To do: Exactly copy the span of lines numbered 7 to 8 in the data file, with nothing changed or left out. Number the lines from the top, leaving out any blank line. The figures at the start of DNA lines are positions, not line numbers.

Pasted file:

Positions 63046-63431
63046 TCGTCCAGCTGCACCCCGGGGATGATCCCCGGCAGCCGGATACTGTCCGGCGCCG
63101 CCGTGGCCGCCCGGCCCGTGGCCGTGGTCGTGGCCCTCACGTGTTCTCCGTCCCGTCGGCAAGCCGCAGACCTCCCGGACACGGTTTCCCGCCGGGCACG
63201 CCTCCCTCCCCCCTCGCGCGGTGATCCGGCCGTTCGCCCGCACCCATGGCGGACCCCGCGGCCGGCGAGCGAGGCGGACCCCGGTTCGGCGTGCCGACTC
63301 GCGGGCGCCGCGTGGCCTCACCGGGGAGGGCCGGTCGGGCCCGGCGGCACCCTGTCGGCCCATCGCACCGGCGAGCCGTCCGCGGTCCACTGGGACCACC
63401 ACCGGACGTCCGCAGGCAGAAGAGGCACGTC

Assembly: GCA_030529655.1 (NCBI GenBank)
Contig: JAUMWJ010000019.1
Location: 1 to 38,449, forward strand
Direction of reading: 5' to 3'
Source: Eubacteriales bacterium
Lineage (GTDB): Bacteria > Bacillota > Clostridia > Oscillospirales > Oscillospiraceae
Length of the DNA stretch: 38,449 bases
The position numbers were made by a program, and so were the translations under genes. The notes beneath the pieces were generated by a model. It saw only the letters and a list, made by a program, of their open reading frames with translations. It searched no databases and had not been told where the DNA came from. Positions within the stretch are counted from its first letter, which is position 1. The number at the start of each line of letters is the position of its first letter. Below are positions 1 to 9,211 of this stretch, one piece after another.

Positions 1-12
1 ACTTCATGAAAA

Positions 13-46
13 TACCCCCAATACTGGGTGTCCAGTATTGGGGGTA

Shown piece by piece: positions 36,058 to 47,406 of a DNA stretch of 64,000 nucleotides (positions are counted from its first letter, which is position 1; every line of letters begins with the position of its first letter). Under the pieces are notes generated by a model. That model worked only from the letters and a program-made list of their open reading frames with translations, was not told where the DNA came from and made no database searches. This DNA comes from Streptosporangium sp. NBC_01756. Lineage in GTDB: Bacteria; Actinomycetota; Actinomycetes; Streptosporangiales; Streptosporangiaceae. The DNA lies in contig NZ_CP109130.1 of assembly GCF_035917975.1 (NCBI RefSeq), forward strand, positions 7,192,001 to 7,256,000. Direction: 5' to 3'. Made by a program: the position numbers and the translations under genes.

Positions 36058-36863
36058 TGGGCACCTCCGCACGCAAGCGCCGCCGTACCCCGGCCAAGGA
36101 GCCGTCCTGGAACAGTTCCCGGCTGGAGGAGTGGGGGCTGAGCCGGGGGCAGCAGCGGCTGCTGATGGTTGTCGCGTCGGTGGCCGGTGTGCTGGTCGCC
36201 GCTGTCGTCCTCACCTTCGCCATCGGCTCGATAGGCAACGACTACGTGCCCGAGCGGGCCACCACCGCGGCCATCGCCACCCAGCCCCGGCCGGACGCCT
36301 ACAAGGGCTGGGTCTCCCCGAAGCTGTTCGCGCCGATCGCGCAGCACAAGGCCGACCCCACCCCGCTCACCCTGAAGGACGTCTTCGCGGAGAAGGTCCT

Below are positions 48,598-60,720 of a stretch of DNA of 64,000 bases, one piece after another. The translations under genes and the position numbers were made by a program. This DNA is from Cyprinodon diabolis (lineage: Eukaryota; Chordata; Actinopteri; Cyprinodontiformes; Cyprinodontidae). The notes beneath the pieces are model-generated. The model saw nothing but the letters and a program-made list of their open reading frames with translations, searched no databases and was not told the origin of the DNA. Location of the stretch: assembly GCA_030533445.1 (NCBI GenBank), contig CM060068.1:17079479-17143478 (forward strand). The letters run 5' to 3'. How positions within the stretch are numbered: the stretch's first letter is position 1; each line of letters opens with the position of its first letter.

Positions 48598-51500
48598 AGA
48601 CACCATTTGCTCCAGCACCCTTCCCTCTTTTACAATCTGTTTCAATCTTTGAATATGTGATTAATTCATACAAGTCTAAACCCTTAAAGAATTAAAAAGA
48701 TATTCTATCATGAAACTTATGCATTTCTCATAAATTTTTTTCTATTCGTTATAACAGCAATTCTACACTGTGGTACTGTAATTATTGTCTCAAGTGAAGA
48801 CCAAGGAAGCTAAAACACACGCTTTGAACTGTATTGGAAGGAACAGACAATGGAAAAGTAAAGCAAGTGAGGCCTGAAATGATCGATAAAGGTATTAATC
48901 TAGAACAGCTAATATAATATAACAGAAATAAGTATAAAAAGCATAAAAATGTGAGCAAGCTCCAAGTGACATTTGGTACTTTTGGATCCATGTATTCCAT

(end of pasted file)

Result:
Assembly: GCA_030529655.1 (NCBI GenBank)
Contig: JAUMWJ010000019.1